Since the hazards that Labor Law §240 (1) is intended to prevent are those that by virtue of height differentials, e.g., work being performed at elevations or loads being hoisted or positioned above a worker, relate to the effects of gravity, there can be no liability under the statute where the work is not being performed at an elevated level or where there is no appreciable height differential between a worker and the falling object that strikes him or her (Makarius v Port Authority of New York and New Jersey, 76 A.D.3d 805, 907 N.Y.S.2d 658 [1st Dept 2010] (internal citations omitted).

In one of the most significant recent decisions addressing a §240 (1) claim, Runner v New York Stock Exchange, Inc. (13 N.Y.3d 599, 895 N.Y.S.2d 279 [2009]), the Court of Appeals stated that the "special hazards" are limited to such specific gravity-related accidents "in which the scaffold, hoist, stay, ladder or other protective device proved inadequate to shield the injured worker from harm directly flowing from the application of the force of gravity to an object or person" (Runner v New York Stock Exchange, Inc., 13 N.Y.3d 599, quoting Ross at 501).7 In Runner, plaintiff, while serving as a counterweight on a make-shift pulley to move a large reel of cable weighing in excess of 800 pounds down a short flight of stairs, was dragged down the stairs after the reel rapidly descended the stairs, and his hands struck a metal bar. The Court stated that the relevant inquiry was "whether the harm flows directly from the application of the force of gravity to the object" (Runner, 13 NY3d at 604), and that "the single decisive question was whether plaintiff's injuries were the direct consequence of afailure to provide adequate protection against a risk arising from a physically significant elevation differential" (id.). Thus, although the case did not involve either a "falling worker" or "falling object," because the harm to plaintiff was the direct consequence of the application of the force of gravity to the reel,8 Labor Law §240 (1) applied to plaintiff's injury.

Thus, in Runner, the Court concluded that "the specific task being performed at the time of the plaintiff's injury was moving a heavy reel from a higher to a lower elevation, that the danger to be guarded against arose from the reel's insufficiently checked descent, and that the plaintiff's injury flowed directly from the effect of gravity on the reel as it descended" (Harris v City of New York, 83 A.D.3d 104, 109, ___ NYS2d ___, 2011 WL 1238187 [1st Dept 2011] (emphasis added)).9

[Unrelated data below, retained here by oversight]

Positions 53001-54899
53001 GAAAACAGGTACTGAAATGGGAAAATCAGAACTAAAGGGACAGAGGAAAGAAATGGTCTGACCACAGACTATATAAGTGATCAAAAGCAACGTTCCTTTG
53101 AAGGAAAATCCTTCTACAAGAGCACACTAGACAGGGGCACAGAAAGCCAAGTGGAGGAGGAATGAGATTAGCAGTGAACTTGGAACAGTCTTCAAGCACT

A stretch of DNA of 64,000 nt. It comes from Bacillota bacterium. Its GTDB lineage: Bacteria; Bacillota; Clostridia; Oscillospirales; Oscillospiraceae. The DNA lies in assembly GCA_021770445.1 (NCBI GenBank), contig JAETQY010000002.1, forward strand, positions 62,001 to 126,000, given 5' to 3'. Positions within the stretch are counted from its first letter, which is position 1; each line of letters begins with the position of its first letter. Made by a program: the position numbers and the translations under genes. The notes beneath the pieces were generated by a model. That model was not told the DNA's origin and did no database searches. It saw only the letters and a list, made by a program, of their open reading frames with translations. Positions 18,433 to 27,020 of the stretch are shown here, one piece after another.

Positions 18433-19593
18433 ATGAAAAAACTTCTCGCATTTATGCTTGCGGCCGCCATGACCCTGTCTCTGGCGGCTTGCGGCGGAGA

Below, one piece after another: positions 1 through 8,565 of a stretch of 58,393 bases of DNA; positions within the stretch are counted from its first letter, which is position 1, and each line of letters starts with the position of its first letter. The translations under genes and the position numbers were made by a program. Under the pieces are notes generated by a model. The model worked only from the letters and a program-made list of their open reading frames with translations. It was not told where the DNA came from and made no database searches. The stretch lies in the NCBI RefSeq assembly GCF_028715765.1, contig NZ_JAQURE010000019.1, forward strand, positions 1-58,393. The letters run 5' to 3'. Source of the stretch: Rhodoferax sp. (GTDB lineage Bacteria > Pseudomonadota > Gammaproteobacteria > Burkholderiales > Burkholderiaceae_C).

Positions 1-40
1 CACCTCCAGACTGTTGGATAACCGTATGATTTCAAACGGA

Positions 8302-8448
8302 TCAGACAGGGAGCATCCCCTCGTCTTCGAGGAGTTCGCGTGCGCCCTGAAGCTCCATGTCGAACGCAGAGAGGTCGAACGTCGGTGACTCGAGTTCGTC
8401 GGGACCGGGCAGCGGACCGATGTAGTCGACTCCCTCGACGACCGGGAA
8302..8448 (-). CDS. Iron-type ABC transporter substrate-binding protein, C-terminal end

The Court made it clear, however, that it was "not establishing any new principles," and "merely expounding on the governing principle enunciated almost 20 years previously" (Harris v City of New York, 83 A.D.3d 104, ___ NYS2d ___, 2011 WL 1238187 [1st Dept 2011] citing Runner, 13 NY3d at 604, 895 NYS2d at 281, citing Ross, 81 NY2d at 501, 601 NYS2d at 53 [holding that "Labor Law § 240(1) was designed to prevent those types of accidents in which the scaffold, hoist, stay, ladder or other protective device proved inadequate to shield the injured worker from harm directly flowing from the application of the force of gravity to an object or person"]).

While the question of whether in a demolition case, debris or dirt generated in the process of the demolition is a "material that requires securing for the purposes of the undertaking," has not been sufficiently explored by the courts in the First Department, the courts in the Second Department have explicitly or implicitly held that "falling masonry or other structural components unsecured as part of a demolition or other work" is a risk contemplated by Labor Law §240 (1) (see Tylutki v Tishman Technologies, 7 A.D.3d 696, 777 N.Y.S.2d 514 [2d Dept 2004] [the plaintiff was struck by a falling piece of sprinkler pipe while engaged in the demolition of a building when the plaintiff's coworker hit a section of the pipe with a hammer causing the pipe to fall]; Castro v JK USA Group, Inc., 29 Misc.3d 1226(A), 918 N.Y.S.2d 396 [Sup Ct, Kings County 2010][injury caused by a falling unsecured cinder block which was being removed from a top portion of the wall]; Mendoza v Bayridge Parkway Assoc., LLC, 38 A.D.3d 505, 507, 831 N.Y.S.2d 485 [2d Dept 2007][injury by a large stone improperly secured by a rope]; Portillo v Roby Anne Dev, LLC, 32 A.D.3d 421, 422, 819 N.Y.S.2d 566 [2d Dept 2006] [injury by an unsecured steel beam as part of material being cleared from the site]; Bornschein v Shuman, 7 A.D.3d 476, 478, 776 N.Y.S.2d 307 [2d Dept 2004] [a fallen unsecured steel beam where demolition workers were cutting the roof and stripping the masonry, wood, and other material holding the steel beams in place]).